Tuesday, 26 October 2010

THE EDL CHALLENGE TO ANTI-RACISTS AND BLACK COMMUNITIES

EDL, Borne out of Empire pride and New Labour

Lizzie Cocker
26 Oct 2010

Over the past 13 years the relentless promotion of liberal Western
values and multiculturalism in Britain, mirrored by the absence of an
internationalist and civil rights counterweight, has handed a gift to
the far-right which today it is cashing in.

While the values and multiculturalism promoted by the previous Labour
government were always absent of any substance, the English Defence
League (EDL) is joined across the world, including with the US Tea
Party, the Dutch Party for Freedom and the Swedish Sweden Democrats,
in proclaiming that not only has multiculturalism failed but it is a
threat to those values which it is now beginning to define.

Putting discussions about who controls the EDL aside, it stands out
as being the only movement in England that is galvanising young
working-class white people - and fast.

From its beginnings just last year the EDL now claims almost 40,000
members on its Facebook page and has mobilised hundreds of those in
three cities over the past two months.

Not only is this the generation a product of "failed"
multiculturalism, it is the generation of the "war on terror."

Exacerbated by domestic policies which have increased segregation in
communities along ethnic and religious lines, these young people have
rejected the insistence under 13 years of Labour government that
Britain does have its own cultural identity, one which is made up of
many cultures preserving themselves.

But that discourse been accompanied by a whitewash of why those
cultures exist in their various manifestations in Britain in the
first place and so its only success has been in protecting the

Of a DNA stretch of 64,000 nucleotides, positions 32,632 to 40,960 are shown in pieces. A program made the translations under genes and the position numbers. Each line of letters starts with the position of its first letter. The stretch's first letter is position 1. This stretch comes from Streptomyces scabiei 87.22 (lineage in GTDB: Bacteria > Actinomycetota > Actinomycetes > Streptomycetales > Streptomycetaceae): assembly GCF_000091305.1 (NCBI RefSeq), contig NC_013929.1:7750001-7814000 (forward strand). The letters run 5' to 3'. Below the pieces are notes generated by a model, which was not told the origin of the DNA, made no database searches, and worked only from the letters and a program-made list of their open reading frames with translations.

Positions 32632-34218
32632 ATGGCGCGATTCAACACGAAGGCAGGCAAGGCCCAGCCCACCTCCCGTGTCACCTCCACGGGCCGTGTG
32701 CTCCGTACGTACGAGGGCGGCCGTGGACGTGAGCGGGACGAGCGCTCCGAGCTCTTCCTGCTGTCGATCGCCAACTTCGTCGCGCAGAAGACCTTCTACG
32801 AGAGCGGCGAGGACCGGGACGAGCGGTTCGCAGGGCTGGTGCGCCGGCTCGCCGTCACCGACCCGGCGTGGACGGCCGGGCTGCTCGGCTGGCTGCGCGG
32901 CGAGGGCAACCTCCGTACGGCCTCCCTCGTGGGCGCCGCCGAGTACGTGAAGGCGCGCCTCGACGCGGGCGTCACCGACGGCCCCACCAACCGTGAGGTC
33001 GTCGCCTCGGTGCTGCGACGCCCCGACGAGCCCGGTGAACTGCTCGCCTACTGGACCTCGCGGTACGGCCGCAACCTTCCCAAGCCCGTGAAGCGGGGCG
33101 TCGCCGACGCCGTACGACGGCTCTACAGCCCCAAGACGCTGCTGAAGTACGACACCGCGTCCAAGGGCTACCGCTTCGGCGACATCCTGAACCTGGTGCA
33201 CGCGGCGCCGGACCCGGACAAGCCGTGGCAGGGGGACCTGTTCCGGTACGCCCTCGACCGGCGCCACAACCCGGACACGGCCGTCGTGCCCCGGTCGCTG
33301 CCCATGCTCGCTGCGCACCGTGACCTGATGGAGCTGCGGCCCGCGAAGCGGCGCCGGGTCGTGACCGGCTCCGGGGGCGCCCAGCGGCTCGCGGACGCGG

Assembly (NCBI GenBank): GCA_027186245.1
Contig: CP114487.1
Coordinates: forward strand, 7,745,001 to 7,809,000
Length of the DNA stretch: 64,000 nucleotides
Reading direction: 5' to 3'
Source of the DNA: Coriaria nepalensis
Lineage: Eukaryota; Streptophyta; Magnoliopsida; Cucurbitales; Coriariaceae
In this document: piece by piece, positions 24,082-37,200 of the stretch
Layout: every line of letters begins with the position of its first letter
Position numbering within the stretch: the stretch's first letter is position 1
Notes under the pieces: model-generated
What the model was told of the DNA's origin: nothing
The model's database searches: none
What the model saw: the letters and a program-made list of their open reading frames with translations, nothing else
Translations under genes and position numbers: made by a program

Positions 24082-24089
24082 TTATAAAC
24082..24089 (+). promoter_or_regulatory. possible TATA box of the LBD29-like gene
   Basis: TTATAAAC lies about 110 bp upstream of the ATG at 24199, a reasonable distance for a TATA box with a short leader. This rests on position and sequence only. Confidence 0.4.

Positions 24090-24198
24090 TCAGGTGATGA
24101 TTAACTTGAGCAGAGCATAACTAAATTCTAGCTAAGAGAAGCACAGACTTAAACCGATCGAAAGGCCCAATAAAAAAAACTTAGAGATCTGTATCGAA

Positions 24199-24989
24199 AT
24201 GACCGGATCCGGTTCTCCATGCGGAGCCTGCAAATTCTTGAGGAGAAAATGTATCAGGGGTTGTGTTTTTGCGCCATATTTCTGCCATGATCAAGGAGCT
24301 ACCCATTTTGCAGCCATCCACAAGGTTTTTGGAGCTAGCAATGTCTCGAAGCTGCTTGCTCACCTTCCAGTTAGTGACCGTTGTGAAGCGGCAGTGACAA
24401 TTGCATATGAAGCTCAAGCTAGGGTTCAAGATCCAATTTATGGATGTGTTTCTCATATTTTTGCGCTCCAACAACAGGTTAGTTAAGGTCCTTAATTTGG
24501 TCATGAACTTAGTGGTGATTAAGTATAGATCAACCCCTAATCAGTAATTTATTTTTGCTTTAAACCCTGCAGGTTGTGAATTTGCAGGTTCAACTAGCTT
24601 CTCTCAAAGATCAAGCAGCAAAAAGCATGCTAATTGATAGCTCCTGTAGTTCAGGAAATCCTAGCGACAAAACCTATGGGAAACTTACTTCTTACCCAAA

sentiment that Britain's imperialist past is glorious.

The flipside of that being that the glory depends on perpetuating a
dehumanised image of those who resisted that imperialism - those
whose cultures, we are assured, are a vital part of Britain's
multicultural identity.

As the war on terror took off, Labour's funding of Muslim pressure
groups in the name of "social cohesion" - vital for the credibility
of multicultural identity - was coupled with its dehumanisation of
Muslims at home and abroad to justify the imperialist pillage of
Middle Eastern and Afghan lands and the oppression of their resisting
peoples.

This created hypocrites out of the Establishment in the eyes of the
white working-class EDL members - the same demographic targeted for
support for the illegal wars and for army recruitment.

After all, for nine years the fear and resentment inducing debate
about an enemy and its drive to Islamify the West has been
relentless.

In reality working-class people in this country, and indeed across
the world, benefit the least from British capitalism and the
US-headed imperialism which since World War II has sustained it.

But in the face of an education system which does little to help
young people understand social problems in their communities,
working-class black, Asian and people from ethnic minorities have
cultures from across the Third World that have and are resisting
imperialism to readily identify with.

This is on top of cultural currents in Britain that have flourished